The Canon F-1 is a 35 mm single-lens reflex camera produced by Canon of Japan from March 1971 until the end of 1981.
The “New F-1,” the Refined Version of the Flagship 35mm SLR Camera “F-1″ and production started in 1980.
Canon publicly announced its promise “not to change the basic specifications and functions of the F-1 for 10 years,” and the “F-1,” remained Canon’s flagship 35mm SLR camera throughout 1970s but by the end of the decade it was time for an update.
With the trend to automated cameras with multiple functions based on the computer technology, it was good time for Canon to set to remodeling. During the decade after the introduction of the “F-1,” Canon gathered feedback from professional photographers and other “F-1″ users. There were a tremendous variety of comments, wishes, and applications that the designers could have never imagined. In order to produce a new model representative of the next-generation cameras, this valuable input was given due consideration and combined with the advanced technologies in various fields such as precision optics, precision mechanics, electrical and, electronic engineering and physical optics. The “New F-1,” next-generation high-quality flagship 35mm SLR camera was unveiled in September 1981.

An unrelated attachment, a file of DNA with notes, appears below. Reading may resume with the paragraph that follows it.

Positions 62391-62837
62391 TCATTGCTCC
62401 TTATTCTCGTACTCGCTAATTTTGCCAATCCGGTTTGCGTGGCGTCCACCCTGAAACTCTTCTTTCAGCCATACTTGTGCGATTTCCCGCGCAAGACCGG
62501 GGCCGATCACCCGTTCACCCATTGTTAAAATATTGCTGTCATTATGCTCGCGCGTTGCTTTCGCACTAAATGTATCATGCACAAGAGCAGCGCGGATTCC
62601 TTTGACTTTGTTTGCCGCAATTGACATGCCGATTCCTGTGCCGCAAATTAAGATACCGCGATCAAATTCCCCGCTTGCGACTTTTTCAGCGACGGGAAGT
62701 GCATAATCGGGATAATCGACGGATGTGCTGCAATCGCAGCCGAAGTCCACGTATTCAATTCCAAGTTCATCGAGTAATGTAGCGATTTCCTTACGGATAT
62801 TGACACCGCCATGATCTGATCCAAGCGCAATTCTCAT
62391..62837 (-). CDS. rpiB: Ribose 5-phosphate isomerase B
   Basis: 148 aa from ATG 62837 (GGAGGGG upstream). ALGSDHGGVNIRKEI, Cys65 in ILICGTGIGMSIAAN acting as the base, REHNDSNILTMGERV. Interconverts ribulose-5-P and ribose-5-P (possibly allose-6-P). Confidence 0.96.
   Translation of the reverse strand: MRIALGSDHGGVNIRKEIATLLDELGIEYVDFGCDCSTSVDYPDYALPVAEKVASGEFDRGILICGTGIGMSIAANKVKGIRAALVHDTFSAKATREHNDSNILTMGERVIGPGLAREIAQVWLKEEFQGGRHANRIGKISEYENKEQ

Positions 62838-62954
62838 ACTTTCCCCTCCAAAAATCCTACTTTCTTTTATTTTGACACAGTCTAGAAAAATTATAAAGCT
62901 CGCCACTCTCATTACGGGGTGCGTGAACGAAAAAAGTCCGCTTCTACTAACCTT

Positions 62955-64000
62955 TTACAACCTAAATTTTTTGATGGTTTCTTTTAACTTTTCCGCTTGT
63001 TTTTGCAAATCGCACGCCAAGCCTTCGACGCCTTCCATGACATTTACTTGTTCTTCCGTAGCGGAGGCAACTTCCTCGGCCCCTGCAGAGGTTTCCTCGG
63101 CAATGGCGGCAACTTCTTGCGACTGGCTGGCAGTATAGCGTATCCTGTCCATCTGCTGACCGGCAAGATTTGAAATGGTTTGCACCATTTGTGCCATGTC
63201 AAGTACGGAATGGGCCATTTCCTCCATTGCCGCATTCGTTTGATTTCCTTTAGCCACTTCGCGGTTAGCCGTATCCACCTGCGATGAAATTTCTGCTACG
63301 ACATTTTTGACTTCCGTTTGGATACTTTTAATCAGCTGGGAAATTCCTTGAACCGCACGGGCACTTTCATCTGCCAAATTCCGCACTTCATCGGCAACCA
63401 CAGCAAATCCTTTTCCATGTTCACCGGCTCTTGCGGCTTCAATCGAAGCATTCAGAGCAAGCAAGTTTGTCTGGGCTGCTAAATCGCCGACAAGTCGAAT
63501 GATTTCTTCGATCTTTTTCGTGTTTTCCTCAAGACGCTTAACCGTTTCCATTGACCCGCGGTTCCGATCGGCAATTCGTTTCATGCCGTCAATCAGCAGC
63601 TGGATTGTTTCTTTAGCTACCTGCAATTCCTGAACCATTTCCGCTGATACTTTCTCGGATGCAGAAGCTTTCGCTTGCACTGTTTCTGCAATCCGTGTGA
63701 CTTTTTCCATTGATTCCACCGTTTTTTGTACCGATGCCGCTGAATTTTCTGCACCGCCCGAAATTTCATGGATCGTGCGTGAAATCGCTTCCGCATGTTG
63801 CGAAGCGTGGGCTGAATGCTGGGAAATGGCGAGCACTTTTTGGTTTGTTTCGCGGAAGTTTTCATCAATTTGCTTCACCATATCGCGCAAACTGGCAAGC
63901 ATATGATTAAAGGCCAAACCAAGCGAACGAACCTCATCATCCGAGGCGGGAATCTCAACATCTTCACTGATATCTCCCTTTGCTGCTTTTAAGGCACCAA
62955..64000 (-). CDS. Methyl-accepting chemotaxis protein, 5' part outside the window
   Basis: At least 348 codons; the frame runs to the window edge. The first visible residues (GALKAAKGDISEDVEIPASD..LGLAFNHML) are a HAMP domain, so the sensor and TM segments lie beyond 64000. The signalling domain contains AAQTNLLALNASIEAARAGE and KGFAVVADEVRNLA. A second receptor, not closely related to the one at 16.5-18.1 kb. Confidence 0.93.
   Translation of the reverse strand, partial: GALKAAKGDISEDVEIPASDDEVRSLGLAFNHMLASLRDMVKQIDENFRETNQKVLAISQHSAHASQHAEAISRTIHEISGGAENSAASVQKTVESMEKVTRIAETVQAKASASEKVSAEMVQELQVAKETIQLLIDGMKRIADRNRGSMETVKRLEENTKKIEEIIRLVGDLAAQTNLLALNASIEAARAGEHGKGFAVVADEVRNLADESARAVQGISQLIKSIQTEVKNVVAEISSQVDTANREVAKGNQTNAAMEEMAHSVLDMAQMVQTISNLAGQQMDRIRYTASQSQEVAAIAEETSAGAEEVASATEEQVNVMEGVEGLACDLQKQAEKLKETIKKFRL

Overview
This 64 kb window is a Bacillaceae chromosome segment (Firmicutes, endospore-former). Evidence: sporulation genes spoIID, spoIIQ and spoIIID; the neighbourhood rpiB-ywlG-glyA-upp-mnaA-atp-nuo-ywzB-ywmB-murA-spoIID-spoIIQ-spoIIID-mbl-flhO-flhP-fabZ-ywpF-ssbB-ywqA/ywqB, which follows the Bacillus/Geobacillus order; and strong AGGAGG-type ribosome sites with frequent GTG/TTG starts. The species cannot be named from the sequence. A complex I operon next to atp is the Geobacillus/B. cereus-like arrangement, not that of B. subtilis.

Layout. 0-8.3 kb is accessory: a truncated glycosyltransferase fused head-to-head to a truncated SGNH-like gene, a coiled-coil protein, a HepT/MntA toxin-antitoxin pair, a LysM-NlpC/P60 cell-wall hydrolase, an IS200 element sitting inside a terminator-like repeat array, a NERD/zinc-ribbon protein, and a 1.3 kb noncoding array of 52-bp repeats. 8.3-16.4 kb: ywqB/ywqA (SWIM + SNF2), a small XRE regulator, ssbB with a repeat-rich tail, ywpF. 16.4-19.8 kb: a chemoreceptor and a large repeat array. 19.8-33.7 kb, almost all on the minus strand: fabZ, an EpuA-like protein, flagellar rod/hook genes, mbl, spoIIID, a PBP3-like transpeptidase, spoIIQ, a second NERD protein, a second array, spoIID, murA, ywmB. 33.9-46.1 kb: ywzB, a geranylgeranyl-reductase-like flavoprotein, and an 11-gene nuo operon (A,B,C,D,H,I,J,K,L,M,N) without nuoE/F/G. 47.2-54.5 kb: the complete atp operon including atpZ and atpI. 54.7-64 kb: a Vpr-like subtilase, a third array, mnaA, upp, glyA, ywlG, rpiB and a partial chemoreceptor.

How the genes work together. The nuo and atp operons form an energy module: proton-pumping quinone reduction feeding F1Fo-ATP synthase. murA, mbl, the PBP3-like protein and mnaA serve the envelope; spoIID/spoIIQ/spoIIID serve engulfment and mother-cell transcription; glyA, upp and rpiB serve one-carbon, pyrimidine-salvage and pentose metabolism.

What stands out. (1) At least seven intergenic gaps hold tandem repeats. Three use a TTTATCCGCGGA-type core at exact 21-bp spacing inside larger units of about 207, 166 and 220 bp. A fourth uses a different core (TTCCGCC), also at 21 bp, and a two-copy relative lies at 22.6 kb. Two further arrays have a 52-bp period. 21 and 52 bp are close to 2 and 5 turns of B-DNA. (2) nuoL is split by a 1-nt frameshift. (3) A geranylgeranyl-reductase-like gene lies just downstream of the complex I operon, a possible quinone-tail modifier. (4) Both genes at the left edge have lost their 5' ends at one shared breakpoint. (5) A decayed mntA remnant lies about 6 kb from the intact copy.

The basic philosophy or concept behind the development of the “New F-1″ was, as in the case of the “F-1,” putting an utmost emphasis on safety and reliability accented by high quality and precision. Following the “F-1″ system, “New F-1″ had even more advanced functions: Selectable AE modes from shutter speed-priority and aperture-priority, depending on the requirements and a hybrid shutter combining both electronic and mechanical mechanism to enable camera operation even without battery power.
The external design was also based on the “F-1″ and kept the dignity as a top-of-the-line camera with state-of-the-art features. It had a palm grip for right-hand holding comfort, which was highly touted on the “A” series cameras. Thus several refinements were introduced in the “New F-1″ to improve the portability and shooting speed. Due consideration was given to the shapes and locations of operational parts such as the shutter dial, shutter button and film advance lever.
These remained similar to those of “F-1″ so that the “F-1″ user could operate the “New F-1″ with a sense of familiarity. Although compatibility with accessories for the “F-1″ was sacrificed due to the necessity to incorporate the latest functions, significant upgrades were made such as five interchangeable viewfinders, 32 focusing screens, a five-frames–per-second motor drive, and a film chamber enabling continuous shooting of 100 frames.